Nope. Your correspondent had done 350 miles in the new Ferrari Roma four days earlier, and dropping into the 911 cockpit is a reminder of just what a monolithic presence these cars really are on the landscape. Driving position, control weights, visibility, usability...you name it, the 911 has it nailed.
That said, its status as the definitive sports car has wobbled ever so slightly for me in this latest guise, for no other reason than, like everyone else, Porsche has had to tweak everything firmly in order to meet emissions regulations. In other words, you have to dig a bit deeper to discover the heart and soul the earlier cars wore on their sleeves.
But it’s all still intact, right?
Mostly. That 3.0-liter boxer bi-turbo is a hell of an engine, but its character is definitely more nuanced than its predecessors. A 911 has always been a car that you find yourself working through simply for the hell of it, reveling in the induction roar and the throttle response. Most of that good stuff is still there, but it’s somehow underpinned by the suspicion that the car has a job to do. It’s not even in the same ballpark as workmanlike, but never mind what’s coming out of the exhaust—there’s a sense of...efficiency. That word again. Or perhaps it’s just Porsche’s application and sense of duty.
But hasn’t the 911 always kept its emotional side buttoned up?
Look, it’s still fantastic to drive, but there are layers to the 911’s character that you now have to sift through in order to unlock the real magic. Which orbits the car’s perennial stand-out attribute: The way it exits a corner. Its traction and the sensation of being propelled out of a curve as if by a giant hand remains one of the great automotive experiences. Nowadays, the grip that goes with it is unfathomably good, in large part down to an all-wheel-drive setup that works seamlessly, and it’s mighty resolute on the brakes, too.
The interior infotainment system is also one of the best in the world, which crucially combines some proper old-school switchgear to go with the ‘pinch and zoom’ touchscreen. Listen up, carmakers: Do not abandon separate volume control and aircon blower buttons for capacitive ones. It doesn’t work, especially on a fast car.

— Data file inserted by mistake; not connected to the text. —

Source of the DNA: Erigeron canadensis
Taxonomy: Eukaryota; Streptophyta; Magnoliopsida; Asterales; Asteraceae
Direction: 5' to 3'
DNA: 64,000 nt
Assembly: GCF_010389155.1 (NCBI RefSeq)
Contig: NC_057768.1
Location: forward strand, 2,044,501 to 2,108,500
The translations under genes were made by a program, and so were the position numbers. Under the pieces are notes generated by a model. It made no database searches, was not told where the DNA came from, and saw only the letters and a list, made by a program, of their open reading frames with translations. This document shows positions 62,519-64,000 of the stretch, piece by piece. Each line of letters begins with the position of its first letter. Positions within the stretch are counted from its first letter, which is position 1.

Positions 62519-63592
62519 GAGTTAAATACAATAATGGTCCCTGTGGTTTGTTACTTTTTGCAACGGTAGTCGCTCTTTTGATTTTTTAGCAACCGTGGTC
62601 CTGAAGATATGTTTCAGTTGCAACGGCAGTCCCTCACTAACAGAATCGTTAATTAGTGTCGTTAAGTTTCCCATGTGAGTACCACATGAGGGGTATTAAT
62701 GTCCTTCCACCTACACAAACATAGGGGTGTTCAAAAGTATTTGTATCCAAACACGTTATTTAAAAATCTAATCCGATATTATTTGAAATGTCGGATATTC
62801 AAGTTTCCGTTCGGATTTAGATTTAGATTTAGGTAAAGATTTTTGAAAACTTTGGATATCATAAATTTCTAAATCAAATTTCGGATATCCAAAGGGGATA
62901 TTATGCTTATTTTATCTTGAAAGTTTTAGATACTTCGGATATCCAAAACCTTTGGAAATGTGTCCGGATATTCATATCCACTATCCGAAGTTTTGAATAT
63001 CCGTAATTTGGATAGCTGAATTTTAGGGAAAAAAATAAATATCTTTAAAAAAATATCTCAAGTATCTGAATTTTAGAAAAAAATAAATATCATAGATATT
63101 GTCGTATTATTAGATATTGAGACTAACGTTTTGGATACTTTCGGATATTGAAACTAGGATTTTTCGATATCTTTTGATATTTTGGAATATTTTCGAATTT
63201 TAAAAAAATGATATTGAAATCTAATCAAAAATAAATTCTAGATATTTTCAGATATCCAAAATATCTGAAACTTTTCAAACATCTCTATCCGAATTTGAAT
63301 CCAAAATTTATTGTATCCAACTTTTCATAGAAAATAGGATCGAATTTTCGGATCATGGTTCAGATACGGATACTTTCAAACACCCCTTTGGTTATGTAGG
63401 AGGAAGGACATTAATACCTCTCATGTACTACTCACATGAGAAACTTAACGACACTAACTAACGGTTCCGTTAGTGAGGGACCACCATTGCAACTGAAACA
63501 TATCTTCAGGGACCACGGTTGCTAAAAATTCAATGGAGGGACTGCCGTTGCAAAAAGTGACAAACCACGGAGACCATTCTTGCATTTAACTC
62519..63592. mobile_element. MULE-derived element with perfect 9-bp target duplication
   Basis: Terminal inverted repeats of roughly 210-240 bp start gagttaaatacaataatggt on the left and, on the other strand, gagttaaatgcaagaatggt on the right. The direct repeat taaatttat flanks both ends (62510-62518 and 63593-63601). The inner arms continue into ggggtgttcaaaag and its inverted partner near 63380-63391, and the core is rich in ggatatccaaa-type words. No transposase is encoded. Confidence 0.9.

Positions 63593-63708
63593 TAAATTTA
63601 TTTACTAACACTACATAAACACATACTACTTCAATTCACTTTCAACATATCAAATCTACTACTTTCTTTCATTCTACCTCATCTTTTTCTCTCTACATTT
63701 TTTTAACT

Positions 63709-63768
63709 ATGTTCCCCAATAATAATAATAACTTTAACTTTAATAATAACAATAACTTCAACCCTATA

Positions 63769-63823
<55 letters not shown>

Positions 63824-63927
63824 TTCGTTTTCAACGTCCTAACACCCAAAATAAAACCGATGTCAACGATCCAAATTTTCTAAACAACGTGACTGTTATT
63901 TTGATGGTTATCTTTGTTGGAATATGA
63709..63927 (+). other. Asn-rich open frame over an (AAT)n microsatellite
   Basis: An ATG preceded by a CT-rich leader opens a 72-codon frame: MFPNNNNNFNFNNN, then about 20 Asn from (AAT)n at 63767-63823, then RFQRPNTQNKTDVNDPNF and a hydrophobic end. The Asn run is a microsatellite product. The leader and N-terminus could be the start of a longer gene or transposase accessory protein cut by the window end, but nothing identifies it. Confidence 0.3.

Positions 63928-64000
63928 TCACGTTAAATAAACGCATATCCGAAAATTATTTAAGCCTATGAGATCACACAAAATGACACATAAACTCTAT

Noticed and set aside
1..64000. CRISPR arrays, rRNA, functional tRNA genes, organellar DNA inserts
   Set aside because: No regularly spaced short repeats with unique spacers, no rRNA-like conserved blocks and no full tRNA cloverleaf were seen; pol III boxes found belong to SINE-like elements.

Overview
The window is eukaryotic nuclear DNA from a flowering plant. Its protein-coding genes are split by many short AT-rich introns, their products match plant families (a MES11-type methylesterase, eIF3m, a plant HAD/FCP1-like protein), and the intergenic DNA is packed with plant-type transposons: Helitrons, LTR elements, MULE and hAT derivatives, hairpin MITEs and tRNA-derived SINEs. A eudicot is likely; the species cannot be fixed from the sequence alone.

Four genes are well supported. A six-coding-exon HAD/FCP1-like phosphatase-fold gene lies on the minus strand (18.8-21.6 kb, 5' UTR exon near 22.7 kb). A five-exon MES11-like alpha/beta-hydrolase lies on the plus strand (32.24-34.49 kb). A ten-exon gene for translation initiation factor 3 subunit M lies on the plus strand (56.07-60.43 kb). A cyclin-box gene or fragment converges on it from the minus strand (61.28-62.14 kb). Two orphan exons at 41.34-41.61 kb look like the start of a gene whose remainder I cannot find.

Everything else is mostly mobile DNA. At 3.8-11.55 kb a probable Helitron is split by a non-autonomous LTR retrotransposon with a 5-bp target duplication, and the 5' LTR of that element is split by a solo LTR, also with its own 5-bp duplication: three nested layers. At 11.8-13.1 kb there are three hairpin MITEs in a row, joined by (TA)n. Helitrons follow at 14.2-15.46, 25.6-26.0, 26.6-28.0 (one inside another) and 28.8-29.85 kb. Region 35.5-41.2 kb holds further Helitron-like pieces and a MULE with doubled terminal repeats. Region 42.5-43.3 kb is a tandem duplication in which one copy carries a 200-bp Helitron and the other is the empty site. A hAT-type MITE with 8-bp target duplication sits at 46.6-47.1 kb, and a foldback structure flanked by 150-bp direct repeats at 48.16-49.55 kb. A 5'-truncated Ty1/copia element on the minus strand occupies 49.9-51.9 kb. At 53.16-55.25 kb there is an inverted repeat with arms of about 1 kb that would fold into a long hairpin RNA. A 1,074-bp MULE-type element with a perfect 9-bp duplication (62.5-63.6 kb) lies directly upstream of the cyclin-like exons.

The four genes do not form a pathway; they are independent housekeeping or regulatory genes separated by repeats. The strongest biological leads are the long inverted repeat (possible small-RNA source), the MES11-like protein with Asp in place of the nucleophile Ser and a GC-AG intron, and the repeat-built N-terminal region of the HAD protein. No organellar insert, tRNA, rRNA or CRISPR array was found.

What about noise levels and refinement?
There is some. Those tires—245/35s wrapped round 20-inch alloys up front, mighty 305/30s on 21-inchers at the rear—generate a dose of road roar, and with the roof tucked away, I could barely hear anything playing on the audio system. That was at highway speeds. There’s also some boominess in the cockpit that the cabriolet doesn’t suffer from, which I found a little disappointing. But back off a bit and normal service resumes. Or stick the roof back in place. Just watch those traffic lights.
Another great 911, then.
In truth, the basics of this generation of 911, regardless of what engine is slung out the back, is about as good as cars get in 2020. If that’s too predictable for you, sue me. Sure, the Targa is slightly less well-tied-down than the 4S coupe, and the extra mass is perceptible when you really start hustling it along an undulating road. And maybe a little raw excitement has gone compared with 911s past. But as a fast car to live with day to day, it’s as satisfying as it is rational, and that Targa roof is one for the ages. This is as much a design object as it is a pure sports car.
NOTE: This article first appeared on TopGear.com. Minor edits have been made.